2. “Physical Force”

The respondent’s violation of section 203 of the California Penal Code must also have necessarily involved the use of “violent” physical force discussed in Johnson. The relevant jury instructions make clear that a jury must find that a defendant’s malicious act resulted in removal of a part of the victim’s body; disabling or making useless a part of the victim’s body; permanently disfiguring that person; cutting or disabling that person’s tongue; slitting that person’s nose, ear, or lip; or putting out or injuring that person’s eye.[5] See CALCRIM No. 801; CALJIC No. 9.30.

While these instructions do not explicitly state that a defendant must use “force” when, for example, putting out or injuring a victim’s eye, it is clear that a jury must necessarily find that the defendant used some degree of force in doing so, because an eye cannot be put out or injured without force. See United States v. Nason, 269 F.3d 10, 20 (1st Cir. 2001) (holding that Maine’s assault statute, which requires proof that an assault “cause physical injury,” contains an implied element requiring the use of some degree of physical force, because “to cause physical injury, force necessarily must be physical in nature”); see also United States v. Waters, 823 F.3d 1062, 1064 (7th Cir. 2016) (noting that “proving intentional causation of bodily harm ‘unambiguously requires proving physical force’” (quoting United States v. Upton, 512 F.3d 394, 405 (7th Cir. 2008)).[6] Because the jury instructions make clear that a malicious act under section 203 must necessarily be attended by some degree of force, the critical inquiry then becomes whether the force involved in all violations of section 203 must necessarily be “violent” in nature, as contemplated by Johnson.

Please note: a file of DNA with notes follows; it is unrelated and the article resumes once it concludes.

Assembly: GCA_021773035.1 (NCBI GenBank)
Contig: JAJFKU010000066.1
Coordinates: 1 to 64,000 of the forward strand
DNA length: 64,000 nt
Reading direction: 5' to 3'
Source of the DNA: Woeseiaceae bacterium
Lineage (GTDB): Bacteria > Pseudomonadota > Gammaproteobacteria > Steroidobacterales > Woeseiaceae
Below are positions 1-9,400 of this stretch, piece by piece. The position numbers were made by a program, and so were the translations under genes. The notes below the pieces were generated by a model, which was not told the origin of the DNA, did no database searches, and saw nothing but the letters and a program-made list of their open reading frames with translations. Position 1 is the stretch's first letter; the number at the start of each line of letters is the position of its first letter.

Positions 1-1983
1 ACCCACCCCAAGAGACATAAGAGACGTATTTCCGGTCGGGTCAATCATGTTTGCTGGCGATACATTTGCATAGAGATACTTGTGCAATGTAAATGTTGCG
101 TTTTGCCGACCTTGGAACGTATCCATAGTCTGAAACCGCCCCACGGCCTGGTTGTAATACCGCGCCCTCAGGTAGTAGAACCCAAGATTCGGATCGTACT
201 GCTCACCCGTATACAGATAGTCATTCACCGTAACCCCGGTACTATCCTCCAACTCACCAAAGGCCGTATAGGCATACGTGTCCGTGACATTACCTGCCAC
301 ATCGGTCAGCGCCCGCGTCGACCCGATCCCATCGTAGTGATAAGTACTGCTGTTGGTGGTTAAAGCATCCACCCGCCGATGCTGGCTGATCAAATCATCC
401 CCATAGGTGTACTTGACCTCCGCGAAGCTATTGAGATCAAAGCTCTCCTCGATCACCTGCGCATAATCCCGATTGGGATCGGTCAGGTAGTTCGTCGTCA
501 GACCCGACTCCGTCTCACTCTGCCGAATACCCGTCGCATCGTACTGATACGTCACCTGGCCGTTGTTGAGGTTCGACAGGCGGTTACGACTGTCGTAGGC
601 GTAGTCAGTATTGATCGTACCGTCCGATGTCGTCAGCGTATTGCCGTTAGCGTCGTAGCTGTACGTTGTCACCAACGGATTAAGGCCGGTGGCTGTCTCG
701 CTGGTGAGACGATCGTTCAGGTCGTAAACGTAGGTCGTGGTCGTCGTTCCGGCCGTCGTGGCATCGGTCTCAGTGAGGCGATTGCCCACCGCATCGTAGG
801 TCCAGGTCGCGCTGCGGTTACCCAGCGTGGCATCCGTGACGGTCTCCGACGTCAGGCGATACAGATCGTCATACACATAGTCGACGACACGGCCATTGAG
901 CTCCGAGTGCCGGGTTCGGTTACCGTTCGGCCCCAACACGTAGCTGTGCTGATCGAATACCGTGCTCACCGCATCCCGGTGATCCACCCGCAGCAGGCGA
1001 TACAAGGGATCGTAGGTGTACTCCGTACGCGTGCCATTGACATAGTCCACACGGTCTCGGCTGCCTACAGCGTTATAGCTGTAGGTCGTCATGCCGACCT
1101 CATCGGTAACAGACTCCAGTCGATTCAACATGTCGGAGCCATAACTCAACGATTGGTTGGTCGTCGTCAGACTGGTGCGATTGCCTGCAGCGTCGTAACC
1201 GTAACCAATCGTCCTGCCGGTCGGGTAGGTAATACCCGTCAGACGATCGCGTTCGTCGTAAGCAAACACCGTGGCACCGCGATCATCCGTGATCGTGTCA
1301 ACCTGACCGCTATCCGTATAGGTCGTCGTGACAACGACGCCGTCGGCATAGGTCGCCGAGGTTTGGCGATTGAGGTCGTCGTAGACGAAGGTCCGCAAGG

For the following reasons, we hold that it does.

As noted, section 203 requires a jury to find that a defendant committed a malicious act that resulted in another person’s body part being removed, disabled, or disfigured. Put another way, a jury must find that a defendant’s malicious act under section 203 caused “great bodily injury” to that person. Santana, 301 P.3d at 1163 (recognizing that mayhem includes a “great bodily injury” component). California law defines “great bodily injury” as a “significant or substantial injury.” People v. Escobar, 837 P.2d 1100, 1103 (Cal. 1992).[7]

We conclude that a “malicious”—or deliberate and intentional—act that causes “great bodily injury” under California law must necessarily involve force capable of causing physical pain or injury to another person pursuant to Johnson. First, as a matter of logic “it is impossible to cause” the great bodily injury contemplated by section 203 “without using force ‘capable of’ producing that result.” United States v. Castleman, 134 S. Ct. 1405, 1416–17 (2014) (Scalia, J., concurring in part and concurring in judgment). Moreover, the United States Court of Appeals for the Ninth Circuit has explained that the degree of force necessarily involved in a conviction “based on ‘force likely to produce great bodily injury[]’ . . . must necessarily go beyond the ‘least touching,’ and represents ‘actual force’ that is violent in nature.” Grajeda, 581 F.3d at 1192 (emphases added); see also People v. Reed, 203 Cal. Rptr. 659, 661 (Cal. Ct. App. 1984) (describing mayhem as “a crime involving destructive violence toward another”).[8]